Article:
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Comedy review: Richard Herring at Harrogate Theatre
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05 March 2010
By Rick Burin
RICHARD Herring is worrying about how history will remember him.
The comic, in Harrogate for the latest leg of his Hitler Moustache tour, has recounted the fear that if he went to his parents' golden wedding anniversary with the square of facial hair he'd grown specially for the show, that might well spoil the celebrations.
"And I know that would be the only photo of me left in 200 years," he says.
"My family would be looking at it, saying: 'Your great-great uncle Richard? My best guess is that he was a Nazi paedophile.'"
Once more Herring is making himself the butt of his gags and while his edgy humour might not be to everyone's taste, the 300 people who've snapped up tickets for his Harrogate Theatre are laughing fit to burst.
The main focus of his set is racism and judging people by appearances, centred on his attempt to reclaim the toothbrush moustache for comedy, but loaded with broadsides at the BNP and liberal culpability in their recent successes.
He acknowledges that the moustache "is a big commitment, to make what is essentially quite a glib point".
Still, he hopes the look will take him from playing small beer halls to headlining stadiums, as it did for the last guy.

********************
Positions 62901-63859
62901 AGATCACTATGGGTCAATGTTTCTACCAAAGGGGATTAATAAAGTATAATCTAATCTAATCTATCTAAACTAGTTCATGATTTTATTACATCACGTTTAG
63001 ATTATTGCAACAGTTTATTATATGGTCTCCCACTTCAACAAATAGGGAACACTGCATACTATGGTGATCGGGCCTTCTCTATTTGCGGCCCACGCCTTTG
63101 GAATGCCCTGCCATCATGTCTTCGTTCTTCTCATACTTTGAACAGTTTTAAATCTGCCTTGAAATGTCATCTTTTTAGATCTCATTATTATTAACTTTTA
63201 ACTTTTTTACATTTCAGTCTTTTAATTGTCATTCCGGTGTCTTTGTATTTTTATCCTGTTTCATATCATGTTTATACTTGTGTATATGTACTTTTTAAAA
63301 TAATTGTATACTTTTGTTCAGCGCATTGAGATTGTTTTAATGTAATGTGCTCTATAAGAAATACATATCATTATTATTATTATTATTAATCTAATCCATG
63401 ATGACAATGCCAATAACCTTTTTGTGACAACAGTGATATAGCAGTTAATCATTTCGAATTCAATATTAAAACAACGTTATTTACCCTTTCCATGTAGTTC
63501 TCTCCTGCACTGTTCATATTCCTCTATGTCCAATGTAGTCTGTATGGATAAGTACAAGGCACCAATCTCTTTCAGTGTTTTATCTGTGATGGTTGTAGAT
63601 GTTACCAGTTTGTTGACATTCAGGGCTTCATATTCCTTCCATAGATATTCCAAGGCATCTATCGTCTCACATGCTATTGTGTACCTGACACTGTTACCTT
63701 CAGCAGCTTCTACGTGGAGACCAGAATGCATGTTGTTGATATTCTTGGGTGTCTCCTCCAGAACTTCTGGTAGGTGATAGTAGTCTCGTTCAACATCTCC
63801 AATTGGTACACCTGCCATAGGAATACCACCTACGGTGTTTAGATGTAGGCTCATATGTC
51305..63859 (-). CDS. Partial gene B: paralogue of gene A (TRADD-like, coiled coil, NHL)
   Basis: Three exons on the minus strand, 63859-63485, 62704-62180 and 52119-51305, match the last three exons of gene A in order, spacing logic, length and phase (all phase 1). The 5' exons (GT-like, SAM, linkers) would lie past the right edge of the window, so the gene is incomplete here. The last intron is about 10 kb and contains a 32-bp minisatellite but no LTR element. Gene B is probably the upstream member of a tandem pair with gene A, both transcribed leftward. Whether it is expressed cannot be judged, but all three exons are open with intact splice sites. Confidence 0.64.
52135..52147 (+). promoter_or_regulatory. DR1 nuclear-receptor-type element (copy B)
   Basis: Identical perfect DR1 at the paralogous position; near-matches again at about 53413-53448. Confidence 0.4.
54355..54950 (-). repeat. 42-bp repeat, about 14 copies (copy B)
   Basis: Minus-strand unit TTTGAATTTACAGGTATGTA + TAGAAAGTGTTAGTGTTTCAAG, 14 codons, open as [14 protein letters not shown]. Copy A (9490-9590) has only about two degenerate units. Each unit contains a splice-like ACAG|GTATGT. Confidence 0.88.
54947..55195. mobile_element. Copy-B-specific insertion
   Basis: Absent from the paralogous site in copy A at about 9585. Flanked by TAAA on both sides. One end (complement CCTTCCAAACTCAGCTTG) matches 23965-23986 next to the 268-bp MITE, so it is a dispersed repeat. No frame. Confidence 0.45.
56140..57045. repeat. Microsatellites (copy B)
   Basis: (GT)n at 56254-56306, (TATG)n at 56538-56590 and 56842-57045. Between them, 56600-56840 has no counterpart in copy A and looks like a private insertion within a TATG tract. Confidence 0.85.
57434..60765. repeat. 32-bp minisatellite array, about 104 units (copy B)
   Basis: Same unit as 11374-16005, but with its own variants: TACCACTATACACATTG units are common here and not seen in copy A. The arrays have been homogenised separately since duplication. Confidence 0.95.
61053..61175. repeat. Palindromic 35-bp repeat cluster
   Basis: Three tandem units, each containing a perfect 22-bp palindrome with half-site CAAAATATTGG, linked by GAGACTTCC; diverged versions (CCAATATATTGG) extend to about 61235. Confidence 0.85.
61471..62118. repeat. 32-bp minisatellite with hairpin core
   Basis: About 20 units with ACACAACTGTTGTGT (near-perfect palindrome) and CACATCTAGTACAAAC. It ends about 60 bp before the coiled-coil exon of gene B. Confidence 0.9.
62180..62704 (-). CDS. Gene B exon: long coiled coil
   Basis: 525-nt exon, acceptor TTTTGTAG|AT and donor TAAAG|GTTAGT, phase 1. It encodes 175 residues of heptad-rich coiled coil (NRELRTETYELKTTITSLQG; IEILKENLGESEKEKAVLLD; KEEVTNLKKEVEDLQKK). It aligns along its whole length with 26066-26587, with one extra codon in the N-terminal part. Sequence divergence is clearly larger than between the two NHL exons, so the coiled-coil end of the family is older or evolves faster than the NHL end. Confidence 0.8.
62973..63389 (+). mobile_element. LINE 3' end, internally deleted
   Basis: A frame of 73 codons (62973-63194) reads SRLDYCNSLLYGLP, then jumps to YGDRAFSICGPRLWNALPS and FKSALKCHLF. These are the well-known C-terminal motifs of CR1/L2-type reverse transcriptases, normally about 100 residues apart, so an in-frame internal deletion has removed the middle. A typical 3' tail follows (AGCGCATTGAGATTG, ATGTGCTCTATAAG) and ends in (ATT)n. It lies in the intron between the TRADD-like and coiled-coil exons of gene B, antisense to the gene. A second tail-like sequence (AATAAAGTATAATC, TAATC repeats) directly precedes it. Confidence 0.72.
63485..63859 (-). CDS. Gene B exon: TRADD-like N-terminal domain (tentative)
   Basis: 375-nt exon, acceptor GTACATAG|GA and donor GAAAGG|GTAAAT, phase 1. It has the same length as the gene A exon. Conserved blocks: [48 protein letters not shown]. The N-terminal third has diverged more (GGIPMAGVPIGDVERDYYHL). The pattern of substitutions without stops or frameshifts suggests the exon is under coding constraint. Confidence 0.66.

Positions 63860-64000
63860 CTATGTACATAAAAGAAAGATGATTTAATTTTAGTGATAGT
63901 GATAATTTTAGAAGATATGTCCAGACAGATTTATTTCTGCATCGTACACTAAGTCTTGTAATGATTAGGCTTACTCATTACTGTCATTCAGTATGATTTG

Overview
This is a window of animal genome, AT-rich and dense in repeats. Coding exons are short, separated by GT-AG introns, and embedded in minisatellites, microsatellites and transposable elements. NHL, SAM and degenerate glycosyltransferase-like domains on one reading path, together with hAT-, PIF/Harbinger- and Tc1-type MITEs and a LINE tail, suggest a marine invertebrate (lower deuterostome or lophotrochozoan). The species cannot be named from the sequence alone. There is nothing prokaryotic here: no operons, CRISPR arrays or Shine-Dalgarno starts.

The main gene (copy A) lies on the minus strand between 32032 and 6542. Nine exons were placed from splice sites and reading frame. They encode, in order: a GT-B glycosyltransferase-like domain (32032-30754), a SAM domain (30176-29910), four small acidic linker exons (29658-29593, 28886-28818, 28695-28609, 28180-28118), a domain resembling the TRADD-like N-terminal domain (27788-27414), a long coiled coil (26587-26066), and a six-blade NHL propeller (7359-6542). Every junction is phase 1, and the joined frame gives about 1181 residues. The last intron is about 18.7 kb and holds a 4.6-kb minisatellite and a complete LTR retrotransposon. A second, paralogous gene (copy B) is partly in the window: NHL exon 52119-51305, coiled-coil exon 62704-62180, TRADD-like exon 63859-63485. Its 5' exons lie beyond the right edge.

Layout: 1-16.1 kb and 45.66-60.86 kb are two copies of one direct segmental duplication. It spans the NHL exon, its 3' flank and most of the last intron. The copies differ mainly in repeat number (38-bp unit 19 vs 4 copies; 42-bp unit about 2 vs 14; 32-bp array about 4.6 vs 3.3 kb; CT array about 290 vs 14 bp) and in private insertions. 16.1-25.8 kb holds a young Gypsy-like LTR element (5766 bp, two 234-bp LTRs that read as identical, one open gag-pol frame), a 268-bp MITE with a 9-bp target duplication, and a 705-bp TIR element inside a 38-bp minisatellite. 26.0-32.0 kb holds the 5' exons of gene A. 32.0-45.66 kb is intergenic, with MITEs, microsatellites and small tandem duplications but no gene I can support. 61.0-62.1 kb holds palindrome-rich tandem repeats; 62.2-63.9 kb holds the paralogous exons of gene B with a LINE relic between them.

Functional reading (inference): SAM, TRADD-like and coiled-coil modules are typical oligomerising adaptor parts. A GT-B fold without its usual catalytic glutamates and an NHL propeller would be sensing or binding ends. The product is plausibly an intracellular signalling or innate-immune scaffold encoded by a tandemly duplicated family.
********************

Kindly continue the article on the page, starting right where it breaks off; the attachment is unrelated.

The material dealing with racism is staggeringly good, with an extended bit on 'why racists are less racist than you' that's positively inspired.
"The most extreme racists only see two kinds of people: black and white," he says.
"You see about 170. They're so much closer to thinking that everyone is the same."
In his 90-minute set, he'll ruminate on religion, his commitment to his art and the theft of his iPhone, though his freewheeling style allows for numerous absurdist asides and some concessions to pure childishness.
He tells the audience that Hitler is looking down at him from heaven, launching a routine about Michael Jackson's supposed entry to the kingdom of God that passes into gleefully silly territory.
"I heard about the die-hard fans gathering outside the hospital after Jackson's death," he said.
"I thought: 'What are the Die Hard fans doing there?'
"That's completely inappropriate. When Bruce Willis dies, that will be the time for them."
Emerging after the interval, Herring says mock-apologetically: "There aren't really any jokes in the second half of the show, I just have a go at you", but it's just a sign that the blistering, deeply funny deconstruction of racism and racist language is about to resume.
A sequence analysing a BNP election leaflet satirises the claim that the main parties are proposing mass immigration, before Herring returns to aiming digs at his audience's inconsistency.
Jokes about Nick Griffin's appearance are not OK, he says, but it's alright to do a generic German impression.
"Is that racist? No, Germans are not a race. They wanted to be, but hey are not."
That throwaway remark epitomises Herring and his show - dark, challenging, informed and with a sense that this swaggeringly assured comic knows exactly where he's heading.
The theme of Hitler Moustache, emerging quietly and seamlessly from the gimmicky set-up, is that all we must do to see off fascism is to vote.
Herring is just about the best comedian we have right now, his incisive material elevated by apparently effortless delivery.
And if he occasionally attempts to play on a Harrogate-Leeds rivalry that doesn't really exist, that's a minute price to pay for an extraordinary show: important, enthusing and consistently hilarious.